In spite of such flawed thinking, Paul is about to explain to his audience that the god they thought could not be known, has, in fact, gone to unimaginable extremes throughout human history to make Himself known, culminating with coming down to Earth in person and …

17:24-26 — Paul begins by listing the characteristics of such a God.  He would have to be pre-existent and therefore the creator of everything.  He could not be contained in structures devised by humans (temples).  He would not need anything — no food, no dancers, no sacrifices, … none of the things the Athenians commonly brought to their altars in acts of worship. In fact it’s the other way around — the Athenians received daily all the things they needed from this pre-existent creator Lord.  Finally, starting with one man (Adam), He filled the earth with the human race — and set times and boundaries for the rise and fall of their civilizations!

This last point is important.  While the Greeks took pride in their culture, they knew the nadir of Greek greatness had passed — they knew they were under Roman rule!  This was an inspired approach (cliches aside, I mean that literally since the Holy Spirit was giving Paul the words and directions to use moment by moment).  Why would such a God, if benevolent, allow great civilizations to fall and be replaced by others?

17:27-28 — This God above and before all other gods allows civilizations and the men that populate them to come and go in the flow of history to make them question the reason for their existence and be driven to seek Him in their uncertainty!  Even though it’s like groping in the dark for the camera you dropped when they turned the lights out briefly during the cave tour, this God, like the tour guide with his hand on the light switch, is not far a way — a few feet at most.  Even though we are in darkness like we have never experienced before, we continue to exist, to think, to touch, to hear.  In a sense, a part of our being (our vision) now is “in” the tour guide, or at least in his hands.

Paul drives the point home by noting that  some of the Greek poets have said as much.  Which ones?  Where?  Most study Bibles don’t provide details here, but once again Conybeare and Howson come to the rescue:

“The quotation is from Aratus, a Greek poet, who was a native of Cilicia, a circumstance which would, perhaps, account for St. Paul’s familiarity with his writings.  His astronomical poems were so celebrated, that Ovid declares his fame will live as long as the sun and moon endure.  How little did the Athenian audience imagine that the poet’s immortality would really be owing to the quotation made by the despised provicial [Paul] who addressed them.  Nearly the same words also appear in the hymn of Cleanthes… The opening lines of this hymn have been thus translated:–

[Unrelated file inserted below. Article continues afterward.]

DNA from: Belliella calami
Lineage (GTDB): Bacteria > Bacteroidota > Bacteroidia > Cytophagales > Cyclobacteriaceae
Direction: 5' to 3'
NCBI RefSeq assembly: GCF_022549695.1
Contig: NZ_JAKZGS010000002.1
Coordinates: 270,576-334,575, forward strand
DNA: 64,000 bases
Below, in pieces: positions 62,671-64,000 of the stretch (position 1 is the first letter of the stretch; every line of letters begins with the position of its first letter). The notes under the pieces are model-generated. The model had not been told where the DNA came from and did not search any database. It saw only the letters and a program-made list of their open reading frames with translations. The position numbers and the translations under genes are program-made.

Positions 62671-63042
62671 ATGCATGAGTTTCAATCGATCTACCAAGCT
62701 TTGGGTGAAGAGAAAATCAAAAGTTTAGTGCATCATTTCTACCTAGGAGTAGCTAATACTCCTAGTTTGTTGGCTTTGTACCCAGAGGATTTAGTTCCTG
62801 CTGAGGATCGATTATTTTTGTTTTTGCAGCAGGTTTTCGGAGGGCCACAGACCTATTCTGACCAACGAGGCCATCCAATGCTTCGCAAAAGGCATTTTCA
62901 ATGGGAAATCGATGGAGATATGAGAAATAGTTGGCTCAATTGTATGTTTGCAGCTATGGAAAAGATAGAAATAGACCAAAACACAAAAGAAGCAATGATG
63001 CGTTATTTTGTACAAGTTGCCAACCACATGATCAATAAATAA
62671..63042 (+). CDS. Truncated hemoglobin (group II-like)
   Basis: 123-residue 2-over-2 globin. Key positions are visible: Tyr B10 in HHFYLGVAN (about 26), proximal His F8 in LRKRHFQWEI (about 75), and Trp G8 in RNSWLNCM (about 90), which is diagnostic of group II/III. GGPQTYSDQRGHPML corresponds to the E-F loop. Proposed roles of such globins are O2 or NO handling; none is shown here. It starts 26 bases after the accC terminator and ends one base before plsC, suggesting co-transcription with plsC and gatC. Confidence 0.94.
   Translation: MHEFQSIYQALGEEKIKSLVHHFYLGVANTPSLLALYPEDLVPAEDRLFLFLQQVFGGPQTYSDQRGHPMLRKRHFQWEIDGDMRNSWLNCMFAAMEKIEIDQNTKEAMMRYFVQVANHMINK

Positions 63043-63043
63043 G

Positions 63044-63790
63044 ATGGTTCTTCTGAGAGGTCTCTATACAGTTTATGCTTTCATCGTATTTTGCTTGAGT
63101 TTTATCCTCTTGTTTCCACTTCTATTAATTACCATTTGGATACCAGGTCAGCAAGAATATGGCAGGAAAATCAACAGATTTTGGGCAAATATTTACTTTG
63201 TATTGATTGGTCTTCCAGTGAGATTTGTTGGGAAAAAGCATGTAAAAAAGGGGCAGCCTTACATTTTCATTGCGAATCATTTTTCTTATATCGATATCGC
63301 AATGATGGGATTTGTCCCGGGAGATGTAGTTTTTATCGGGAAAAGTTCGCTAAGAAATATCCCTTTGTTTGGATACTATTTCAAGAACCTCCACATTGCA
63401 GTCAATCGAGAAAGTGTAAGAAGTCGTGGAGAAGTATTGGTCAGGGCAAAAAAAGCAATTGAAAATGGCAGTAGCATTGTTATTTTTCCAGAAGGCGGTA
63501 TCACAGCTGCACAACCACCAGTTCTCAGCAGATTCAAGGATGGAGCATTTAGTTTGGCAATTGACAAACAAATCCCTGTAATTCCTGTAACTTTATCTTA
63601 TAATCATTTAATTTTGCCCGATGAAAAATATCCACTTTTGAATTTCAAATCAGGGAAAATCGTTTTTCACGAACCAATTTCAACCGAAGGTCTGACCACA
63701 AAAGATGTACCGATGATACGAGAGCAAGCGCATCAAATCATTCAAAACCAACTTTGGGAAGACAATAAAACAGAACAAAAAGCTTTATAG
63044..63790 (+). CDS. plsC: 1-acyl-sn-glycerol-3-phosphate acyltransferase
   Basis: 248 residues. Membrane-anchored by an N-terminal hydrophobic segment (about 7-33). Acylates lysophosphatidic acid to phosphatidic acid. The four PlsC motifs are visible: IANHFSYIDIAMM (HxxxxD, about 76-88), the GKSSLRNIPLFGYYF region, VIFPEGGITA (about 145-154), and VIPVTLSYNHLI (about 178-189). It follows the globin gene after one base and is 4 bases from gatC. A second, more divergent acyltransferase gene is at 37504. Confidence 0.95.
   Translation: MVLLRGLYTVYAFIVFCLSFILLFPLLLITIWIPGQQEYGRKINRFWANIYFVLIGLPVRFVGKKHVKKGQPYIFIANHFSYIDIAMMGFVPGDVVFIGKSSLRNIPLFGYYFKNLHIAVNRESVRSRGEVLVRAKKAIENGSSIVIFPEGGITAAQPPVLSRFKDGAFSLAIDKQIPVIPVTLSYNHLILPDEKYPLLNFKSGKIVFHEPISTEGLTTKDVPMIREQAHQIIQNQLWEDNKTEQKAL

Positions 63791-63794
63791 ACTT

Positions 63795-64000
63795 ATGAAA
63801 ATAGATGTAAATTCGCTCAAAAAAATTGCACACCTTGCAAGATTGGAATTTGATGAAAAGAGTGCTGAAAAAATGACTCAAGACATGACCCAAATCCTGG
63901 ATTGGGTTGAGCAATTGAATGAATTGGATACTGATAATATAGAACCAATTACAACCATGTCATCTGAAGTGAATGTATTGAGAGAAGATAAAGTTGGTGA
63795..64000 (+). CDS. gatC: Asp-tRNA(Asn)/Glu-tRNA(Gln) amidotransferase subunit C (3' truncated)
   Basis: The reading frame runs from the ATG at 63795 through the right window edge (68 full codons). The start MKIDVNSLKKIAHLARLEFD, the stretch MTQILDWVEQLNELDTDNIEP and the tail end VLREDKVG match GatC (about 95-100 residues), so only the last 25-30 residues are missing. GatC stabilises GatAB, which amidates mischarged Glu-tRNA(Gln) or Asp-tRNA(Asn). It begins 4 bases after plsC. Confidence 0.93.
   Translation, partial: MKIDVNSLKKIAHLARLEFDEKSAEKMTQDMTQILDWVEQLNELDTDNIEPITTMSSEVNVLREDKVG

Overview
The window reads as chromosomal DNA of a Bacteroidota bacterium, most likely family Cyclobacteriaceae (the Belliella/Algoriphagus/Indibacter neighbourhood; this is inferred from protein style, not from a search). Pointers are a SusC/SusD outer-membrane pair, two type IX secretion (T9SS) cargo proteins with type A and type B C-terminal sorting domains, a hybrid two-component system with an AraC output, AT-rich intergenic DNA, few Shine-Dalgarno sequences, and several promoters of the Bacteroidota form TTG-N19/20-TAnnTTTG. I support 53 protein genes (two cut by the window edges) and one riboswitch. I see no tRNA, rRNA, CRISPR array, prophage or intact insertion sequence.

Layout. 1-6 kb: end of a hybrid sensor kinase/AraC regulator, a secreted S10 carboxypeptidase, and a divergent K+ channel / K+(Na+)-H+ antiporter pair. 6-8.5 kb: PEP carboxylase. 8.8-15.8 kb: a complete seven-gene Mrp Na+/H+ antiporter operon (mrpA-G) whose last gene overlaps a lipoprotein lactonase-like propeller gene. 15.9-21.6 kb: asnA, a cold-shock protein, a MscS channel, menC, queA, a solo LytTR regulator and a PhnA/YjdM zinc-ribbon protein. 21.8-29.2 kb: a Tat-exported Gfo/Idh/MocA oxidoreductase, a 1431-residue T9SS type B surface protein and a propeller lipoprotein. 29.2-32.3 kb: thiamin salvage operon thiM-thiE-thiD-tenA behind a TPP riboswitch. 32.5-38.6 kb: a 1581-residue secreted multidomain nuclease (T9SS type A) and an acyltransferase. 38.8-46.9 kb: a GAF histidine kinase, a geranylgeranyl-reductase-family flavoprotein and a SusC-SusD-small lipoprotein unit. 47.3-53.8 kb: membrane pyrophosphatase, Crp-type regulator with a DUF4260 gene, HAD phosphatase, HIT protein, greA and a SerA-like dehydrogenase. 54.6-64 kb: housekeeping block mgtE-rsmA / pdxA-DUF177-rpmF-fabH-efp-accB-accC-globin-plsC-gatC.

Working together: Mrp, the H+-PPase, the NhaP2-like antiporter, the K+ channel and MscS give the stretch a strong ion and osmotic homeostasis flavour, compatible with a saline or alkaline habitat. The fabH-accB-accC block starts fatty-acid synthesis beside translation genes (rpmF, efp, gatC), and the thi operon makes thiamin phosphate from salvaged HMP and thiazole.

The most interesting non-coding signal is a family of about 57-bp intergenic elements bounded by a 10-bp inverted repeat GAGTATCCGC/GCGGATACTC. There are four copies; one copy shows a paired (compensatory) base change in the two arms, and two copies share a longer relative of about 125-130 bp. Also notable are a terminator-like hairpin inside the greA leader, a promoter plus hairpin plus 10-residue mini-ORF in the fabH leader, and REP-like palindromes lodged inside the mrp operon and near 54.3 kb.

‘Thou, who amid the Immortals art throned the highest in glory,
Giver and Lord of life, who by law disposest of all things,
Known by many a name, yet One Almighty for ever,
Hail, O Zeus!  for to Thee should each mortal voice be uplifted:
Offspring are we too of thine, we and all that is mortal around us.”

As Conybeare and Howson noted, it no doubt came as a surprise that this unknown speaker of lowly stature is not only aware of their own poets but is able to quote them back to them to make his point!

17:29 — Paul then states a small conclusion, upon which he will  base a much greater conclusion:  If it is true that we are offspring of such a God (whether He is known to us or not),  then it is foolish to think that such a God’s essence can be contained in or represented by anything made of earthly materials by man’s artistic skills.  To do so only demonstrates our ignorance of Him.

17:30-31 — THEREFORE this God has now made a change.  Until now, He has chosen to overlook such ignorance.  (Remember ignorance is not the same as stupidity.  Paul is not insulting them by saying they are of low IQ.  He is simply saying that he has some information of which they are unaware.)  But now He has done something undeniable, and from here on out he expects that when men become aware of this information they will see their former ignorance and change their minds.  (All of this is wrapped up in the single word “repent”, metanoein, which literally means to do an “about-face” in thinking. It means to recognize wrong thinking and adopt right thinking.)  Why should they do such a thing, and what has this God done that makes it apparent?

They should change their thinking immediately because this God has always had a date on his calendar when He will rightly judge the entire human race, calling them to account.  He will do this through a Judge He has specifically appointed.  How do we know who this Judge is?  This God has already proved it by doing the impossible — raising Him from the dead…

17:32-34 — At this point I suspect we could have heard a pin drop.  There were a few seconds of astonished silence — then someone started laughing.  Then another and another.  Luke tells us there were three reactions.  Some laughed, holding Paul’s message in derision.  Others were indifferent, telling Paul they’d hear more some other time.

Both reactions were inevitable given the humanistic intellectual culture that comprised the audience.  They already held all gods, including those that could not be known, to be contained within the scope of their understanding, and therefore subject to their reason.It’s notable that they were uninterested in any evidence of Paul’s absurd claim that anyone could come back from the dead.  We’ve already noted that Greek science was long on reason and short on evidence.  Paul was summarily dismissed, having lost their interest at this point.  It’s interesting, however, that Paul had their undivided attention, with a few surprises included, right up to the very end.  The point at which they rejected his message was the resurrection.  It wasn’t from lack of evidence — there was ample evidence then and now, including hundreds of eye-witnesses.  It was their unwillingness to receive information that was radical to their own finite understanding.  Their basic premise was that there was nothing outside the scope of their comprehension.  The fact that their comprehension included recognition of things unknown to them was sufficient.